United Kingdom

United Kingdom

Support maintained and increased -- New British energy policy provides much of that asked for

In an energy White Paper that delivers nearly all of the concessions demanded by the wind business during a three month consultation, Britain's Department of Trade and Industry (DTI) confirms its plan to increase the Renewables Obligation (RO) to 20% in 2020 from its current goal of 15% in 2015/16. It will also "band" the RO to deliver different levels of support to different technologies. The RO requires electricity retailers to demonstrate through the acquisition of Renewables Obligation Certificates (ROCs) that a rising proportion of their power comes from renewable energy, or pay a penalty to "buy out" of their obligation. For the current year 2007/8, the buy-out price stands at £34.30/ROC.

At present, each renewable generator receives one ROC per megawatt hour of electricity produced. Under the banding proposal, less commercial technologies will be awarded more than one ROC for each MWh while those able to generate electricity close to market prices will receive less. To provide more certainty to investors, the bands will be fixed up to 2013.

To the relief of the wind industry, which had feared that RO support for onshore wind would be reduced, the DTI proposes that it continues to receive one ROC/MWh. Offshore wind will receive 1.5 ROCs/MWh. These allocations, however, are subject to a further period of consultation with industry and other stakeholders before potentially coming into force. In addition to the longer term market created by banding, the DTI also proposes some form of targeted support, such as capital grants, for emerging technologies like wave and tidal power.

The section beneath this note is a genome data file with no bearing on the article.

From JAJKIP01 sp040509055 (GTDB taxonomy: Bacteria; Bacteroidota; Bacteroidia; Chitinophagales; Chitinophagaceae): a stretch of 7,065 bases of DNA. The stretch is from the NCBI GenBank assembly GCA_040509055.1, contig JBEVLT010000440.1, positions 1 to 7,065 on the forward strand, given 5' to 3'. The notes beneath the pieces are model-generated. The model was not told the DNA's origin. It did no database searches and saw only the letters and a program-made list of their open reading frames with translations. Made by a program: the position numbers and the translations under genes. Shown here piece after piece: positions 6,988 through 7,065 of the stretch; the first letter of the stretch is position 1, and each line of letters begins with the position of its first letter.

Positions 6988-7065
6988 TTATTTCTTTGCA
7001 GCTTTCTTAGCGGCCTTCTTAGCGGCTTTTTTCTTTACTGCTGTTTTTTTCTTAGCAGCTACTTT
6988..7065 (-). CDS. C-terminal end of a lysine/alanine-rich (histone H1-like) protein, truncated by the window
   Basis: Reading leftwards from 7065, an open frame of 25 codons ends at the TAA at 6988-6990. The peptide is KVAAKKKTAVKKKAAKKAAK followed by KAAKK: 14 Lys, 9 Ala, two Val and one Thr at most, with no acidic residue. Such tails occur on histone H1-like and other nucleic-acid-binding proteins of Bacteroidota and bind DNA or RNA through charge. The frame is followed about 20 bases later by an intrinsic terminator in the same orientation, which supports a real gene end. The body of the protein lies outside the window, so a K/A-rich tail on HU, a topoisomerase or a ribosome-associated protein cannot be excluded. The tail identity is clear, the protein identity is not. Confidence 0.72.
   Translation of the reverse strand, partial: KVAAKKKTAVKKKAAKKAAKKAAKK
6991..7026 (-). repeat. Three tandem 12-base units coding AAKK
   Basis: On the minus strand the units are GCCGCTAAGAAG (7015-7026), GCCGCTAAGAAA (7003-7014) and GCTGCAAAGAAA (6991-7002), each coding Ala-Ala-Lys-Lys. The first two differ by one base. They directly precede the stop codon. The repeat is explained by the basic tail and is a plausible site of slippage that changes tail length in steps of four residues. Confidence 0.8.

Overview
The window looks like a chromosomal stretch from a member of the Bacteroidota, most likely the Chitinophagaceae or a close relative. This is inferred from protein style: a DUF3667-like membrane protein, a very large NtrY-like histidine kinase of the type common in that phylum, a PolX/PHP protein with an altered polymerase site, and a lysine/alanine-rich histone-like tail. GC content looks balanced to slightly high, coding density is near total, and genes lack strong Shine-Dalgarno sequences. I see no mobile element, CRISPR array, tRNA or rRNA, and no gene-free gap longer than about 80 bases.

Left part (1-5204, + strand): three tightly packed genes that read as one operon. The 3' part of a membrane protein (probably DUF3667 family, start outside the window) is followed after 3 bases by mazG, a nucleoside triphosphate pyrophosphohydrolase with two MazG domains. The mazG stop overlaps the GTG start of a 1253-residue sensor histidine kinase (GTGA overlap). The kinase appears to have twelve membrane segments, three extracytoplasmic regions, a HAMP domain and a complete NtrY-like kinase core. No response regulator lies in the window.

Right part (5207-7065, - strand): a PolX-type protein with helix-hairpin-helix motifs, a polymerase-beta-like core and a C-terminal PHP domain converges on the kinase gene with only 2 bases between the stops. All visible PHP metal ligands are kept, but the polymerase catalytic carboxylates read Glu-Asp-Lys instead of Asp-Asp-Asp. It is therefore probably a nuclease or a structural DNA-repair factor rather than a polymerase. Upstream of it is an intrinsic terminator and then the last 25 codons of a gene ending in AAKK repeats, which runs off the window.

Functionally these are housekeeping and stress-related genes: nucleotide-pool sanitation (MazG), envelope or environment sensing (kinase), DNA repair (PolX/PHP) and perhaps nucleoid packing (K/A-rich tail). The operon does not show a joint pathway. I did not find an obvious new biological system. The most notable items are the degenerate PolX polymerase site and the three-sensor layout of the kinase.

The government has also accepted the arguments of the renewables lobby and ditched its earlier proposal that from 2015 the RO buy-out price should no longer automatically increase in line with inflation. Without this basket of reforms, the DTI calculates that the RO would deliver only 11.4% of electricity from renewables by 2015/16 -- well short of its 15% goal.

That goal could still move. The government points out that at the moment it does not know the size of the expected UK contribution to meeting the EU's new 20% European targets for renewable energy by 2020. National contributions to meeting the overall EU target are to be thrashed out in discussions between the EU Commission and member states over coming months. Once the UK's share is agreed, the government says it will bring forward "appropriate measures," beyond those in the White Paper, for meeting its EU goal.

Nuclear fuss

Much emphasis is put on energy saving in the White Paper, which the government calls the starting point for its policy. But the large number of pages devoted to arguing the case for keeping the door open to nuclear power was what stole the headlines last month. A separate and new consultation on nuclear power was launched alongside publication of the White Paper. The new consultation is a High Court requirement after Greenpeace successfully argued that the result of an earlier consultation is so seriously flawed it cannot be used for forging an energy policy.

Despite the attention the government pays to nuclear, it stresses that it is up to the private sector to fund and build new nuclear plant -- and to meet the full costs of decommissioning and waste management. It will not subsidise nuclear directly. Nuclear's domination last month of the debate surrounding the government's future energy plans indicates, however, that a tough battle is ahead for any investors willing to dig deep into their pockets to fund new nuclear build.